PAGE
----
Pros:
-The only piece that isn't finished in some way is the flowered skirt, and only the hem is unfinished. Since the skirt is made of knit fabric, it shouldn't unravel.
-The pieces are very wearable, for everyday. Although that rose dress *is* a little short. Even the vest, though, looks better on than I thought it would.
-Most of the items were not held on by tags in the package! Maybe Mattel has heard all the complaints about tags tearing holes in clothing? Most of the clothes were merely slipped over cardboard tabs in the box, but they all looked fine in package. The vest was held in by tags, but the fabric is woven, and a little thick, so there was not as much chance of it developing a hole. The hat and purse were also held down by tags, but the tags on the purse went through the "loops" holding the strap to the purse. Once you pulled the tags free, you could slide the tags out because the tags had small ends on the back side of the cardboard.
-The dresses are printed on both sides!! The ribbon belt does not go all the way around the back of the checked dress, but that's not as big of an issue, and happens on real clothes sometimes.

Cons:
- Except for the shorts, all the clothing pieces have no back openings. You have to sliiiiide the dresses and t-shirt on, and those clothes are tight! There is not a lot of give, even though the pieces are knit. I wonder how they fit on a non-MtM Barbie? The Sweet Orchard Farm dolls all have straight arms and legs.
- The hem isn't finished on the flowered skirt. I think the skirt looks not quite right, because of that. It looks unfinished, because of course it is.

If you find this pack at your local Walmart, or another store that happens to carry it, I'd definitely pick it up. The shirt, shorts and vest will all work with other things, and the boots and purse are cute. I definitely want to perk them up with some paint details. The dresses would be nice with jackets and pumps, to make different looks. Even the hat can be worn with other styles. I would have liked to see back openings, but then again, maybe the backs wouldn't match the fronts of the dresses then. The rose dress does not have a front or a back; it's two identical pieces sewn together. Plus, the pack wouldn't have been $9.97 if more of the pieces had closures. I do wonder what it would cost though; I wonder if I would think the price was worth it.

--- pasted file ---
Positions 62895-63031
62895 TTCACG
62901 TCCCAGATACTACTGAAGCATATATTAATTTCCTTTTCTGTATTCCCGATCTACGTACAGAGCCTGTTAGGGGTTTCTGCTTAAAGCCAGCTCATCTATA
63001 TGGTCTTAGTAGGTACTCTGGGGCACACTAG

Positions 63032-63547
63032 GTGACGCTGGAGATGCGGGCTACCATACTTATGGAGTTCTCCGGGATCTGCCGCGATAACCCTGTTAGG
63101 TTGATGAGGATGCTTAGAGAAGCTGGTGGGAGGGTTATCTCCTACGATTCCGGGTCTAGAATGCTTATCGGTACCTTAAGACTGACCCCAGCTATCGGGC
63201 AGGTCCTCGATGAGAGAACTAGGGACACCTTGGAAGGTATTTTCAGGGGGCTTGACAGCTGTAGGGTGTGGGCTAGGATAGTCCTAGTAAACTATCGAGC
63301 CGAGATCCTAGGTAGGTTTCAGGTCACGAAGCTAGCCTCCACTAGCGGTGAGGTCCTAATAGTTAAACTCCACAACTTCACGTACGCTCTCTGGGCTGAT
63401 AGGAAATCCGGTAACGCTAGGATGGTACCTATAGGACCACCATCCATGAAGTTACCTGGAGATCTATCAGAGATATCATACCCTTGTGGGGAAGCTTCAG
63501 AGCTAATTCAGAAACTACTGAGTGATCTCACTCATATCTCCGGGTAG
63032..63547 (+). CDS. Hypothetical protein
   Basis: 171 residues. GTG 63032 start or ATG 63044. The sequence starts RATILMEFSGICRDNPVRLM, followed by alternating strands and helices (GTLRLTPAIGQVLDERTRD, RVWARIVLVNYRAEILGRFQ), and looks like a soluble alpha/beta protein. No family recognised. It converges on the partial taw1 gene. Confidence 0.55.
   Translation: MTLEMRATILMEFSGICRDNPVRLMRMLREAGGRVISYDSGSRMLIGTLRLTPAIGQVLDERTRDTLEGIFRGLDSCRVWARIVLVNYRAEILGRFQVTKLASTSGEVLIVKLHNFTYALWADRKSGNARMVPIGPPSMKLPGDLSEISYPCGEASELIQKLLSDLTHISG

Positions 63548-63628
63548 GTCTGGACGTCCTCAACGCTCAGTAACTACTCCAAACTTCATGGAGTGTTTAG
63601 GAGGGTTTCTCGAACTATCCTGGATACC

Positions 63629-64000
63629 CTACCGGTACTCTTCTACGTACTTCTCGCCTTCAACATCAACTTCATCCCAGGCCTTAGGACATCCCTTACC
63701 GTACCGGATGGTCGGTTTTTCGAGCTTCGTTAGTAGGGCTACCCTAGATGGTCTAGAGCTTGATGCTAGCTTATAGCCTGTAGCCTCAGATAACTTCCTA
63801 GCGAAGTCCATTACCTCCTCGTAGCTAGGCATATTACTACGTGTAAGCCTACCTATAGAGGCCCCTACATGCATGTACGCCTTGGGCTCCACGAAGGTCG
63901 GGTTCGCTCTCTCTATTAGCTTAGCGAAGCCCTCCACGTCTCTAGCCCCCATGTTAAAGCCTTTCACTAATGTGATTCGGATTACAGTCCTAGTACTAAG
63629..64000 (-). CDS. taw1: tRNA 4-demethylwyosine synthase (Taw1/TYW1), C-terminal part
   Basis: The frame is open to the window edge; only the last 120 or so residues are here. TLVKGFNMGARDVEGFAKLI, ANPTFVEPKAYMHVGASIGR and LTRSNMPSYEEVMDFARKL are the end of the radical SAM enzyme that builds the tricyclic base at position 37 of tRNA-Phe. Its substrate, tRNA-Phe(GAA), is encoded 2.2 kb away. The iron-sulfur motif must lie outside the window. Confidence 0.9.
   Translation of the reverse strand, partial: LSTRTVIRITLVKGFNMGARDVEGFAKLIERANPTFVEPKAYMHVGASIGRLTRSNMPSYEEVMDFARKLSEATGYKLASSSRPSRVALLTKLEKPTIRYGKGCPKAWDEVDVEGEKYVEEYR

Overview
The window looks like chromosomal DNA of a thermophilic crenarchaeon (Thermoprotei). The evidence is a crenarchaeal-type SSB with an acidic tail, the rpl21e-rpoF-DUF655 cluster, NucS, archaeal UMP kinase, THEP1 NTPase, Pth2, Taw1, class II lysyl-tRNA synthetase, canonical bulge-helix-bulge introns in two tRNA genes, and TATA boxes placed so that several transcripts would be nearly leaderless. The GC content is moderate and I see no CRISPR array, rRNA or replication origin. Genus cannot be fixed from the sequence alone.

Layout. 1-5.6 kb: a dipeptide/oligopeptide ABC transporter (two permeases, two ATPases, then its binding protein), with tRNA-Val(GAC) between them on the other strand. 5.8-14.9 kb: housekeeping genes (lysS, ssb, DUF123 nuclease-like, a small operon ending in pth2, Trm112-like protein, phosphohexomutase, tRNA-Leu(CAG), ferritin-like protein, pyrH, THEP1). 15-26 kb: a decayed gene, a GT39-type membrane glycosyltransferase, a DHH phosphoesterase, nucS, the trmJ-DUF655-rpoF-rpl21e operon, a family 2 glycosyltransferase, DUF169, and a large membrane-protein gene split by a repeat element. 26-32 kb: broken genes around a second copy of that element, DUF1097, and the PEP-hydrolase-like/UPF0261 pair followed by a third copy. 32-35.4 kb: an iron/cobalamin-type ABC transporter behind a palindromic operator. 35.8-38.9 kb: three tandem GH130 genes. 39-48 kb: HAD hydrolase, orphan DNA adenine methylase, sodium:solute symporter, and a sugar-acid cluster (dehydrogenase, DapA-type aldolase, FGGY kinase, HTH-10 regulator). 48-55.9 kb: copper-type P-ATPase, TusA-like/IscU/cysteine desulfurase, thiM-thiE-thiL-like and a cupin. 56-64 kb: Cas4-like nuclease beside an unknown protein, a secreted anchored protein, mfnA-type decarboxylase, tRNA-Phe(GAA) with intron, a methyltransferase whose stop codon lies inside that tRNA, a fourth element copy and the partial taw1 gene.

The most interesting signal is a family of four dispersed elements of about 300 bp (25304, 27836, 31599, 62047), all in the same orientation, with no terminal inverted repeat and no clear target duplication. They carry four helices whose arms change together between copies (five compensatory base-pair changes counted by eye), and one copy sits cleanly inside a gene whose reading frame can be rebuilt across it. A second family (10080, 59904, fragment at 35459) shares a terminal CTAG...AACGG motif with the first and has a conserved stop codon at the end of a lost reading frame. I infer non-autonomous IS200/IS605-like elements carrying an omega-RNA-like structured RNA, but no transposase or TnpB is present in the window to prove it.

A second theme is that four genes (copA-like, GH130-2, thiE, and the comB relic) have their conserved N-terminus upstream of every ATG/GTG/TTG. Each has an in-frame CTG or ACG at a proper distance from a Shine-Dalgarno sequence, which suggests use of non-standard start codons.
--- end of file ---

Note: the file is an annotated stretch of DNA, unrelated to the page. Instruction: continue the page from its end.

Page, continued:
While I was pulling the hay bale from the back of my storage shelf, I saw the set of three rustic metal stars that I picked up at a craft store, and I used one in my photo shoot. I thought it looked nice hanging on the "barn" wall. Here's my secret: those three stars shed rusty pieces like crazy. Here's residual bits in the plastic bag that I store the stars in.
And the pack that I didn't buy? It's this one:
The flowered print on the right side of the dress looked very dull in the store. The elastic around the neck of the denim shirt was already folded over a bit, and I was afraid that the neckline would fold worse on a doll body. Plus, I had forgotten that the black polkadot piece was shorts and not a skirt. The fact that the purse doesn't look well with either of the outfits is just a plus. Or, a minus.

Autumn is coming soon here, which means farm visits, for pumpkins and apple cider and corn mazes and hay rides! Do you like visiting farms? Do you live on a farm? (I think I know at least one reader does.)